Xiuhtezcatl Roske-Martinez, A 15-Year-Old Climate Change Activist, Gave An Incredible Speech To The UN — VIDEO

Xiuhtezcatl Roske-Martinez might be a young climate activist at 15 years old, but in a speech to the United Nations General Assembly, he said his age is exactly why he became an activist for this issue. Roske-Martinez was raised in the Aztec tradition in Colorado, and he says he learned from his father "that all life is sacred." But he learned that it's especially sacred for his generation, which could face the effects of climate change brought on by generations before him. The 15-year-old spoke at a UN climate change meeting, and his best quotes show why climate change is something we need to address now.

Roske-Martinez starts out by saying that he thinks it's amazing that almost 270 countries are represented at the UN General Assembly, "because it's really going to take united action from all of us in order to make a difference," according to a YouTube video of the speech.

The teenager is the youth director of an organization called Earth Guardians, and he's worked with young people around the world "to protect our Earth, our air, our water, our atmosphere for my generation and those to follow," according to the video. He was selected to speak at the UN from 200 applicants, according to EcoWatch, and his speech showed why. During the speech, Roske-Martinez doesn't look down at his notes once. Instead, he looked the representatives in the eyes and spoke passionately about why "it is our responsibility to respect and protect that which gives us life."

Roske-Martinez said he saw his world start collapsing around him, and the realization that the collapse was caused by human action forced him to start campaigning for change, according to the video:

For the last nine years since I was six years old, I've been on the front lines of climate and environmental movements standing up to fight for my future and for our planet. What a lot of people fail to see or seem to ignore is that climate change isn't an issue that's far off in the future. It isn't slowly affecting the ice caps in the poles or the sea-level rise in our oceans. It's affecting us right here, right now, and will only continue to get worse.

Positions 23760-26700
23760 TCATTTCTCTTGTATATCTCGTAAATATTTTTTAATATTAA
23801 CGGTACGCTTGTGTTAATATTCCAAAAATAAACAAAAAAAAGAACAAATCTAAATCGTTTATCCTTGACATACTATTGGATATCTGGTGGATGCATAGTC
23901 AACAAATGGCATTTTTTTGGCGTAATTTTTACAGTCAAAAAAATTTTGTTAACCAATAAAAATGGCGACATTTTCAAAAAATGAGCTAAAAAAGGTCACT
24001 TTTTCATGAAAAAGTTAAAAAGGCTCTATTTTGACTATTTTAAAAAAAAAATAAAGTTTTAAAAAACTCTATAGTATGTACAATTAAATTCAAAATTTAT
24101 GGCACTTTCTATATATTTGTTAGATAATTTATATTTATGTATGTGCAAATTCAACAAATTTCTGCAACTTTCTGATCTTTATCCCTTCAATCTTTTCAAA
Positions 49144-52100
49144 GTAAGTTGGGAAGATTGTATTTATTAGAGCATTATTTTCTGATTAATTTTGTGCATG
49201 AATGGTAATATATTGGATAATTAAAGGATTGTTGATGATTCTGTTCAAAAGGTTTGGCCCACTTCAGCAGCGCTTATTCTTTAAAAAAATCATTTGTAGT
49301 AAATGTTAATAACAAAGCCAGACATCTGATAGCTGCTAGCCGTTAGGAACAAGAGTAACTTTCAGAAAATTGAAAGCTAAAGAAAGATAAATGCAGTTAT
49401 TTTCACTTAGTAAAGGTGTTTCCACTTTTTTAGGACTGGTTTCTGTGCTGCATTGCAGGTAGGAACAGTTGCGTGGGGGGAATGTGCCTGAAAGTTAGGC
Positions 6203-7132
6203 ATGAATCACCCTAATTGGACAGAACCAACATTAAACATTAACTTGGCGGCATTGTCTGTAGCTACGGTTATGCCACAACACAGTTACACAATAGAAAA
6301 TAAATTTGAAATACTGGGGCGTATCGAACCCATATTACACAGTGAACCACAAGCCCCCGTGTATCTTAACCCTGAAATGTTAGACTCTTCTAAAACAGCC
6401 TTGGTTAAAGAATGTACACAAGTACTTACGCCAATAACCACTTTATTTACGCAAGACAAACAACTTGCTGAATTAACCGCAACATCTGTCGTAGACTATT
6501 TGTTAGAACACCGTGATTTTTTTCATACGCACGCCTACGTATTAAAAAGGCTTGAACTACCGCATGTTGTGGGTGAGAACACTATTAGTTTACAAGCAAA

He said he saw the real effects of climate change, and that certain populations will feel those effects more than others, which is what makes climate change a human rights issue:

In a three month period, my family and I, we witnessed the greatest wildfires and the worst floods that we've ever seen in Colorado history. Frequency and severity of massive storms and massive floods, massive super storms, are increasing all over the planet because of our lack of action — because of the increase of carbon dioxide emissions, because of the way that we are living. And, because of this, young people are standing up all over the planet, because we see that climate change is a human rights issue. It is affecting, especially, developing countries, women, children, and people of color more than anyone else.

Brilliantly, Roske-Martinez said that the environment isn't what's really at stake. And if arguments about the planet and why it's beautiful, diverse, necessary, etc. don't persuade you, then arguments concerning the survival of your own children should:

What is at stake right now, what we are fighting to protect, what is in your hands, what is in our hands today is the survival of this generation and the continuation of the human race. That is what is at stake.

He said that citizens are starting to take action. More than 400,000 people attended the climate march in New York City in September, making it the largest climate march in history. Roske-Martinez said more than 220 institutions have divested from fossil fuels with the help of student-led movements. But, now, we need serious legislative action:

We are approaching 21 years of United Nation climate talks and in the last 20 years of negotiations almost no agreements have been made on a bonding climate-recovery plan. Our window of opportunity to take action is shrinking as the problem exponentially increases. ... Because, as I said, what's at stake right now is the future of your children, our children, my children.

He said that fossil fuels need to be abandoned. According to the U.S. Environmental Protection Agency, 26 percent of 2004 global greenhouse gas emissions came from our energy supplies (coal, natural gas, and oil). He said we have better energy solutions:

It's time to look to the skies for the solutions that we need. Because the future of energy is no longer down a hole. We need to reconnect and end this mindset that we have that we can continue to take whatever we want without ever giving back or understanding the harm that we are doing to the planet. It's this mindset of destruction — of greed — that is tearing apart our planet. ... We have to remember that we are all indigenous to this earth and that we are all connected.

Roske-Martinez said that every generation is remembered for something. Climate change is defining our generation, so, he asked, do we want to be remembered as the generation that destroyed the earth, or as the generation that addressed this critical question and instead changed our relationship with the earth?

We are being called upon to use our courage, our innovation, our creativity, and our passion to bring forth a new world. So, in the light of this collapsing world that we see, what better time to be born than now? What better time to be alive than now? Because this generation, the people in this room right here, we get to change the course of history. Humans have created the greatest crisis that we see on the planet, and the greater the challenge, the higher we'll rise to overcome it. ... I don't want you to stand up for us — I want you to stand up with us.
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